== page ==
• Peer pressure
  • Dysfunctional family issues
  • Anxieties related to dating and sexuality
  • Discomfort in social situations
  • Conflicts in friendships
  • Feeling “not good enough”
  • Negative body image.

As a result, teenagers experience strong emotions and mood swings. Therefore, teens in middle school “are feeling things so purely and intensely, and I wanted to make a pure and intense movie,” Burnham says.

Therefore, he watched dozens of videos of kids talking about themselves online. Hence, he drew from those videos, as well as his own experience, to write Eighth Grade. In addition, he relied on Fisher to tell him whether the writing felt authentic.

Newport Academy Empowering Teens Resources: Elsie Fisher

Sexual Harassment in Early Adolescence

In addition to technology and other teen challenges, Burnham’s film touches on another difficult issue.

In one scene of Eighth Grade, a teenage boy offers to drive Kayla home from the mall. However, when they’re alone in the car, he makes sexual advances toward her. Moreover, he orders her to take off her shirt.

Unfortunately, this scene is not unrealistic. Many teens experience unwanted sexual advances. Sometimes, harassment progresses to physical violence. In fact, in a study of national youth risk behaviors, 10 percent of high school students reported physical victimization.

The Rise of Bo Burnham and Elsie Fisher 

Both Elsie Fisher and Bo Burnham won fans at an early age. Fisher started acting at the age of five. The young actress, who also goes by Elsie Kate Fisher, voiced the character of Agnes in Despicable Me and Despicable Me 2. She also appeared on television in the show Medium.

As for Burnham, he became well known as a result of the Internet, which might explain his complicated relationship with technology. He began posting YouTube videos of his comedy songs at age 16. Subsequently, the videos garnered tens of millions of views.

As a result, Burnham became one of the youngest comedians ever to get his own Netflix special. Consequently, he has now made three stand-up specials. Eighth Grade is his first feature film.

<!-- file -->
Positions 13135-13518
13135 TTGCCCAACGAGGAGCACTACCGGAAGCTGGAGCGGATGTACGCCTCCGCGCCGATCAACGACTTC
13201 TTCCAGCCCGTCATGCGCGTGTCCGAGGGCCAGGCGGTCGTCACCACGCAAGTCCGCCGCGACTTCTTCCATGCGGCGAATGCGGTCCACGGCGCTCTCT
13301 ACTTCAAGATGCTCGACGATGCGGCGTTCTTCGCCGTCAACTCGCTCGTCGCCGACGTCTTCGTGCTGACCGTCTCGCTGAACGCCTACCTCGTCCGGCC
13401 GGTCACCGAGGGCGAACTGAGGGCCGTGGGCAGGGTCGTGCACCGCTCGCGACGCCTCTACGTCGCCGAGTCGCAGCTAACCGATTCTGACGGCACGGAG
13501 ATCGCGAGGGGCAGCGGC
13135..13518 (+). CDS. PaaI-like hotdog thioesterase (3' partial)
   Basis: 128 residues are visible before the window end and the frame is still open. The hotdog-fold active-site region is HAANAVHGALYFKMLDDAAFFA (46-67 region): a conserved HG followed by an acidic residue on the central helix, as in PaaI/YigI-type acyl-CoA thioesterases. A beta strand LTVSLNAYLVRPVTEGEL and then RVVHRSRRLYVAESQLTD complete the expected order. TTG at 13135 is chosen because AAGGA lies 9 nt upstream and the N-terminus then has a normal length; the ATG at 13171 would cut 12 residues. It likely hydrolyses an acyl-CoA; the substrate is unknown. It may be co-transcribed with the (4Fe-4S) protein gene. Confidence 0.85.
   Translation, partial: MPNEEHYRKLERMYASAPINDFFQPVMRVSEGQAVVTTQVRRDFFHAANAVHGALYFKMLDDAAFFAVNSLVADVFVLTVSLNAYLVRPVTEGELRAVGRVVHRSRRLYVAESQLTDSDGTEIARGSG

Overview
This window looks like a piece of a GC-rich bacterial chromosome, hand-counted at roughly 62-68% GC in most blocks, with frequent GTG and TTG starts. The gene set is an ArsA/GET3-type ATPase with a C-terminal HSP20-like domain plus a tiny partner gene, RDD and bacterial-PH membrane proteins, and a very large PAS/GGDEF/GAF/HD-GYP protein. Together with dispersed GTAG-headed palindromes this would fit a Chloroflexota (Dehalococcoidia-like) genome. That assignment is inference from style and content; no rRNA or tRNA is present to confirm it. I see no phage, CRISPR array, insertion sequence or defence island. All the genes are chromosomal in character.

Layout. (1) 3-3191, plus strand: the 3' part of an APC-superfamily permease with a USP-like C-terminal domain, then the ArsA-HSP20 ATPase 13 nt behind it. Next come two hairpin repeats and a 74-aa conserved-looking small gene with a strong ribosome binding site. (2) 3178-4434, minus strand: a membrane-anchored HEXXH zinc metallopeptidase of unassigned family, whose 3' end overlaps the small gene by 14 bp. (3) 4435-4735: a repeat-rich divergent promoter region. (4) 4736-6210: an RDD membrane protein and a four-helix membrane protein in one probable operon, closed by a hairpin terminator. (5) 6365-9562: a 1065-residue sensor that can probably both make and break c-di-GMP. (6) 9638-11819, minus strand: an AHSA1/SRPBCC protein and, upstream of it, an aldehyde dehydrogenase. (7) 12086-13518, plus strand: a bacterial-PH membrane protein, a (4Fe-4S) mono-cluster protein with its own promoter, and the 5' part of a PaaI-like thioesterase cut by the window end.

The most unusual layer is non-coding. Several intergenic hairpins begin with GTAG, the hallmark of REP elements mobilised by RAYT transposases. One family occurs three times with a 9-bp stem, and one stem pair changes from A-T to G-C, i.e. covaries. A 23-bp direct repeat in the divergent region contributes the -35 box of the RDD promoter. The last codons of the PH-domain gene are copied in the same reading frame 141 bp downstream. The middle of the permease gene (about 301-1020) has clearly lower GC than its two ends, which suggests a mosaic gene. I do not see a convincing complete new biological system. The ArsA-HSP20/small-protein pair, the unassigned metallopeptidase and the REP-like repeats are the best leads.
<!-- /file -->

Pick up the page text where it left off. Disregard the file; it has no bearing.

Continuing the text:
Thus far, Eighth Grade movie reviews have been overwhelmingly positive. The film garnered a 98 percent “fresh” rating on the review site Rotten Tomatoes.

Newport Academy Empowering Teens Resources: Elsie Fisher

Keeping It Real

Even though the film is about a 13-year-old, it is rated R. In other words, teens under age 17 can’t see it without a parent or adult guardian.

Burnham had the option to edit the film in order to obtain a PG-13 rating. But he said no. “It didn’t feel like our responsibility was to portray a reality that was appropriate for kids, but rather to portray the reality that the kids are actually living in,” he says. “We weren’t going to cut anything.”

While it may be disturbing in parts, Eighth Grade does not feature extreme violence or sexuality. Therefore, many parents might opt to take their teens to see the film.

Common Sense Media is a non-profit that posts detailed reviews to help families make informed media choices. And the site says that Burnham’s movie is “extremely realistic.” Moreover, Common Sense Media recommends the film for families, including teens ages 14 and up.

In conclusion, the film is ultimately about Kayla’s quest to form a strong sense of self. She is discovering her own identity. And this is the most important work of adolescence.

“We at Newport Academy believe in teens finding their authentic self. As the protagonist explains, ‘being yourself is like not changing yourself to impress someone else.’ This kernel of truth encompasses what we strive to implement at Newport Academy.”

—Dr. Caroline Fenkel, LCSW, Executive Director of Newport Academy’s Center for Families

Sources

#Being Thirteen: Social Media and the Hidden World of Young Adolescents’ Peer Culture 

Centers for Disease Control and Prevention, Youth Risk Behavior Surveillance

Clin Psych Sci. 6(1):3–17.